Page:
- Some people who are blind because of brain damage exhibit “blindsight”—responses to objects and images they cannot consciously see.
- Blindsight can detect many visual features, including colors, motion, simple shapes, and the emotion expressed by a person’s face or posture.
- Researchers are mapping the ancient brain areas responsible for blindsight and exploring the limits of this remarkable ability.
The video my colleagues and I shot is amazing. A blind man is making his way down a long corridor strewn with boxes, chairs and other office paraphernalia. The man, known to the medical world as TN, has no idea the obstacles are there. And yet he avoids them all, here sidling carefully between a wastepaper basket and the wall, there going around a camera tripod, all without knowing he has made any special maneuvers. TN may be blind, but he has “blindsight”—the remarkable ability to respond to what his eyes can detect without knowing he can see anything at all. [To see the film of the experiment, go to www.ScientificAmerican.com/may2010/blindsight.]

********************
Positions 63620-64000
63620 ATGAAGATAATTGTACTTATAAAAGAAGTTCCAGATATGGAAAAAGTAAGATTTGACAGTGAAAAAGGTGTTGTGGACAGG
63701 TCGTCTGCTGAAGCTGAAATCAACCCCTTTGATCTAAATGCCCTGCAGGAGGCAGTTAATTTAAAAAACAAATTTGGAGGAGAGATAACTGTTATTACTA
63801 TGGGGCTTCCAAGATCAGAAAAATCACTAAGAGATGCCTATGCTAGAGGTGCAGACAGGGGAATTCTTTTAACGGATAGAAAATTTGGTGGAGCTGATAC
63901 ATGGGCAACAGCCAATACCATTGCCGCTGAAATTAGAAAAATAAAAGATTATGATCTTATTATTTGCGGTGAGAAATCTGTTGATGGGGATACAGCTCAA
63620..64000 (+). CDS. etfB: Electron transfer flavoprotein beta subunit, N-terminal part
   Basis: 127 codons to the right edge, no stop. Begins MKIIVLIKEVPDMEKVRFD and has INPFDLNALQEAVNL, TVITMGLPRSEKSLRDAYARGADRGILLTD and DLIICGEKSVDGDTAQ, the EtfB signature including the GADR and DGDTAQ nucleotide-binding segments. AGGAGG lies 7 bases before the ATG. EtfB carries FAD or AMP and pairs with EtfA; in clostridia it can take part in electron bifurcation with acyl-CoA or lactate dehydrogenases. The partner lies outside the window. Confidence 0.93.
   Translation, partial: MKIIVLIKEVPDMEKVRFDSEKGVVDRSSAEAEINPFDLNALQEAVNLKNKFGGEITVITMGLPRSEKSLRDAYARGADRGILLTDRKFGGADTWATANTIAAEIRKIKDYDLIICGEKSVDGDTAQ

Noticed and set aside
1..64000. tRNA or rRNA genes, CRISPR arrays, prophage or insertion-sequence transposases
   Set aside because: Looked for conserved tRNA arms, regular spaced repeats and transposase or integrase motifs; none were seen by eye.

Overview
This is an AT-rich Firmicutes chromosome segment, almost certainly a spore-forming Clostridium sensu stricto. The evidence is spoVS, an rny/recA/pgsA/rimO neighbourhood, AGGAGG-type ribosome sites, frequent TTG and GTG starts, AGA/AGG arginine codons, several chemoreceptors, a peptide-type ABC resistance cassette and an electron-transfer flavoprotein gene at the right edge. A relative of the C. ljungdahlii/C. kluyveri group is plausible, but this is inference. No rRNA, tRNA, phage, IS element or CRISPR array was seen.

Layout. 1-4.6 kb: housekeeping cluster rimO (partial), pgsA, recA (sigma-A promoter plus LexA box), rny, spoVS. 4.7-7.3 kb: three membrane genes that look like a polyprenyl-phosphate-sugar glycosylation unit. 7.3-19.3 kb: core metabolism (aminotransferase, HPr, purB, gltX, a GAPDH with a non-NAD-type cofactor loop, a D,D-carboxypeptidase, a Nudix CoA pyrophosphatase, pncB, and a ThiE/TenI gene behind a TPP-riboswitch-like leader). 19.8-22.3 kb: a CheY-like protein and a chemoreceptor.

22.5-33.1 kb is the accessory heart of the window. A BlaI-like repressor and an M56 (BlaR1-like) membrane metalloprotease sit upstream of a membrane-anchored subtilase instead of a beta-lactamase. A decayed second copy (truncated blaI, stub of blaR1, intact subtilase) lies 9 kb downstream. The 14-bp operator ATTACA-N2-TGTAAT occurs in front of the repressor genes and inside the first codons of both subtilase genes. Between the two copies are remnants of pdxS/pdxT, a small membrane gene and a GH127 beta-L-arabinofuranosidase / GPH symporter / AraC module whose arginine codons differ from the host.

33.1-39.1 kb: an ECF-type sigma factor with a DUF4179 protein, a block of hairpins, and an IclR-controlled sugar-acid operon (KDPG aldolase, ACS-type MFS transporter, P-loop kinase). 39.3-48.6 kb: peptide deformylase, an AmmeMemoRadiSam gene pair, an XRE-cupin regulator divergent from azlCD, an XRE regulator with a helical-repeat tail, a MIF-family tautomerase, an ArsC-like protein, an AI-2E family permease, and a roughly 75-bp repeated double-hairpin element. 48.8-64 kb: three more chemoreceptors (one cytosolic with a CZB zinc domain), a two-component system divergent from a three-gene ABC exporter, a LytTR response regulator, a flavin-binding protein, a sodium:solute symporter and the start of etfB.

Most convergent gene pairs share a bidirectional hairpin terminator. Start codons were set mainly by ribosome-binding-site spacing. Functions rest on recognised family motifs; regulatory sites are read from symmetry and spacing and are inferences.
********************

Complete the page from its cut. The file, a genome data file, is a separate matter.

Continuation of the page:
TN’s blindness is of an extremely rare type, caused by two strokes he suffered in 2003. The strokes injured an area at the back of his brain called the primary visual cortex, first on his left hemisphere and five weeks later on the right. His eyes remained perfectly healthy, but with his visual cortex no longer receiving the incoming signals he became completely blind.
This article was originally published with the title Uncanny Sight in the Blind.